Brown: The protesting power of moms

Columnist Jake Brown illustrates the power of women in protests. 

Jake Brown

When mothers protest and take to the streets over political issues, particularly from those more privileged, governments tend to take notice. The “Wall of Moms” in Portland, Oregon, has taken up the cause against police violence. They follow a long line of other mothers who have used their privilege to stand up for others. 

Portland’s protests have begun to change two months after a group called the “Wall of Moms,” (self-identified mothers) who have converted chants into lullabies at protests to form human shields between federal officers and protesters.

Beverley Barnum, one of the original organizers behind Wall of Moms, asked women to color coordinate their outfits in order to stand out in the crowd, but otherwise told them to dress “like they were going to Target.”

“I wanted us to look like moms,” Barnum said in an interview. “Because who wants to shoot a mom? No one.”

That didn’t stop federal officers from showing force to the line of mothers protesting in downtown Portland. While they had set out to keep the peace, they were caught in the crossfire and were tear gassed by police.

“The feds came out of the building, they walked slowly, assembled themselves and started shooting,” Barnum said. “I couldn’t believe it was happening. Traumatic doesn’t even begin to describe it.”

The Wall of Moms joins a long line of mothers’ protests around the world against state violence and what they view as authoritarianism, showing that mothers can be particularly effective advocates for a cause. Mothers’ protests are often powerful because gender roles that ordinarily silence and sideline women allow them to be seen as nonthreatening. This turns them into an armory for political activism.

During Armenia’s 2018 “velvet revolution,” a largely nonviolent uprising that eventually toppled the country’s leader, Serzh Sargsyan, mothers took to the streets pushing their children in strollers, tying their maternal identities to their political demands. 

In Armenia, “mothers are symbolic to the nation, and to some extent, have immunity in protests,” said Ulrike Ziemer, a sociologist at the University of Winchester in Britain. “If police would have touched mothers with their children during the protests, that would have brought shame on them individually, but also on the state apparatus they represent.”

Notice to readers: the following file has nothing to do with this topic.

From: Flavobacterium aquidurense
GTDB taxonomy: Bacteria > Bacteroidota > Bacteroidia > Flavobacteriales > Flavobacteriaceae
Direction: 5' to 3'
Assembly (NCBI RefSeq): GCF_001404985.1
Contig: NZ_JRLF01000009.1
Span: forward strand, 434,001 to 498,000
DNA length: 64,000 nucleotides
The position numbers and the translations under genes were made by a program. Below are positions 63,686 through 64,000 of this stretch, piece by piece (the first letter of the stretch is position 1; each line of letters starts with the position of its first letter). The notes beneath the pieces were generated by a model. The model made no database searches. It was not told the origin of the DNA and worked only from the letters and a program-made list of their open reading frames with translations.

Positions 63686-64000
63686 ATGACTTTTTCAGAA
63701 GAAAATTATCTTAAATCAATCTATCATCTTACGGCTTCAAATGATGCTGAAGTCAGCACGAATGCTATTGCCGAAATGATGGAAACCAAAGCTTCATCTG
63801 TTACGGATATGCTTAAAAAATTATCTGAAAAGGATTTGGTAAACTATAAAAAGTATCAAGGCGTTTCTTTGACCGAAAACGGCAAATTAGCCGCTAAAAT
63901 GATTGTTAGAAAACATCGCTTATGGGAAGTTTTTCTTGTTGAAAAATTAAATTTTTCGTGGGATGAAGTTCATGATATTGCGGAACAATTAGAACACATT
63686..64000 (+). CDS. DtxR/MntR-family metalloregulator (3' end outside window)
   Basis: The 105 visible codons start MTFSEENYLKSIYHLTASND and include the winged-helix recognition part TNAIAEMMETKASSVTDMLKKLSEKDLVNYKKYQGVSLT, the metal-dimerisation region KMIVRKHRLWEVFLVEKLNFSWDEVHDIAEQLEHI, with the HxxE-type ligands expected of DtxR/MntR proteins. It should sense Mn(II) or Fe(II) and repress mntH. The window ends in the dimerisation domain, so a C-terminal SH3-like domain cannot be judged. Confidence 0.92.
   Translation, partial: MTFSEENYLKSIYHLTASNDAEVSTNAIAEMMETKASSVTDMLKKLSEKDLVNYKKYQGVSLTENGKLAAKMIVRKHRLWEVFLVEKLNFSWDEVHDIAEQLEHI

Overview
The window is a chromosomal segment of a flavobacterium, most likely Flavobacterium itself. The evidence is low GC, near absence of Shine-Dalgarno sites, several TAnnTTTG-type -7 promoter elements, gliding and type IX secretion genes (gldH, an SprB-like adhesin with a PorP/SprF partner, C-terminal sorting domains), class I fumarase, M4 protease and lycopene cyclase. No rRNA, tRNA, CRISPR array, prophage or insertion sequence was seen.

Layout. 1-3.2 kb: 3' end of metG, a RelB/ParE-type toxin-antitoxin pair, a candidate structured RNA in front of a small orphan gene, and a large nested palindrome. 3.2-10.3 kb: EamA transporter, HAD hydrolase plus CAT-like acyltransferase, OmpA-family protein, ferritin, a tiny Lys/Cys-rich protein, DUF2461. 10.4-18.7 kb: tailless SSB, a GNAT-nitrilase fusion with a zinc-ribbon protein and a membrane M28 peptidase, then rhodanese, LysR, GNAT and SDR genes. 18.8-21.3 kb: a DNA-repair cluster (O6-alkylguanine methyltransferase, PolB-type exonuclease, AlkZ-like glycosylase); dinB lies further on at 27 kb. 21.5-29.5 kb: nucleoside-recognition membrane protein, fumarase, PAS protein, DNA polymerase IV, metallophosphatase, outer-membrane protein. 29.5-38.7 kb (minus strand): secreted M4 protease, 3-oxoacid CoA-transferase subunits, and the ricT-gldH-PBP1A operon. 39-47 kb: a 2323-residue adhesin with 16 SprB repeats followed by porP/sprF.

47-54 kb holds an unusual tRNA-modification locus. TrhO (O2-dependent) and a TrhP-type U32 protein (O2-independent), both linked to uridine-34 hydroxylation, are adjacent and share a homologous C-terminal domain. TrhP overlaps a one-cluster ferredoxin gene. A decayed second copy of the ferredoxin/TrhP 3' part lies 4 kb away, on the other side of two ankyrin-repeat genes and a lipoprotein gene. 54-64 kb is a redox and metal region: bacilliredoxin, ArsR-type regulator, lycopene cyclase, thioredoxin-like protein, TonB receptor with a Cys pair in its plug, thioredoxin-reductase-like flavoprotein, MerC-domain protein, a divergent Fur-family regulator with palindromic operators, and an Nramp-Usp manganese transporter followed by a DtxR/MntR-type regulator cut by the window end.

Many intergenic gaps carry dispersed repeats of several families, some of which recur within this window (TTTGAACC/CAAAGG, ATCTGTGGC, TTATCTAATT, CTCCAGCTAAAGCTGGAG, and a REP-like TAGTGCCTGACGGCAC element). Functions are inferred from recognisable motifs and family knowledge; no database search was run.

In the Armenian protests, mothers from all walks of life were able to claim these protections. In societies divided along racial or ethnic lines, however, mothers from marginalized groups cannot access that full political power so easily. 

History suggests mothers’ power is most potent when they are able to wield their own respectability, and the projection it brings, as a political weapon. However, this is easier for women who are already married, affluent and members of the dominant racial or ethnic group. 

Mothers who are less privileged often struggle to claim that respectability and power, even though they are often the ones who need it most. 

There are obvious differences between Armenia and the United States. However, Ann Gregory, a Portland mother who joined demonstrations, was deeply disrupted by the federal officers’ violent response to the protest. 

“We weren’t any danger to them,” Gregory said. “We were just standing there with flowers. We are a bunch of middle-aged moms.”

Mothers hold up families, and these instincts are one of the reasons the Black Lives Matter movement has caught fire in suburban communities. As long as there will be sons and daughters dying due to police violence in America, mothers will be at the front lines, fighting for the lives of their children.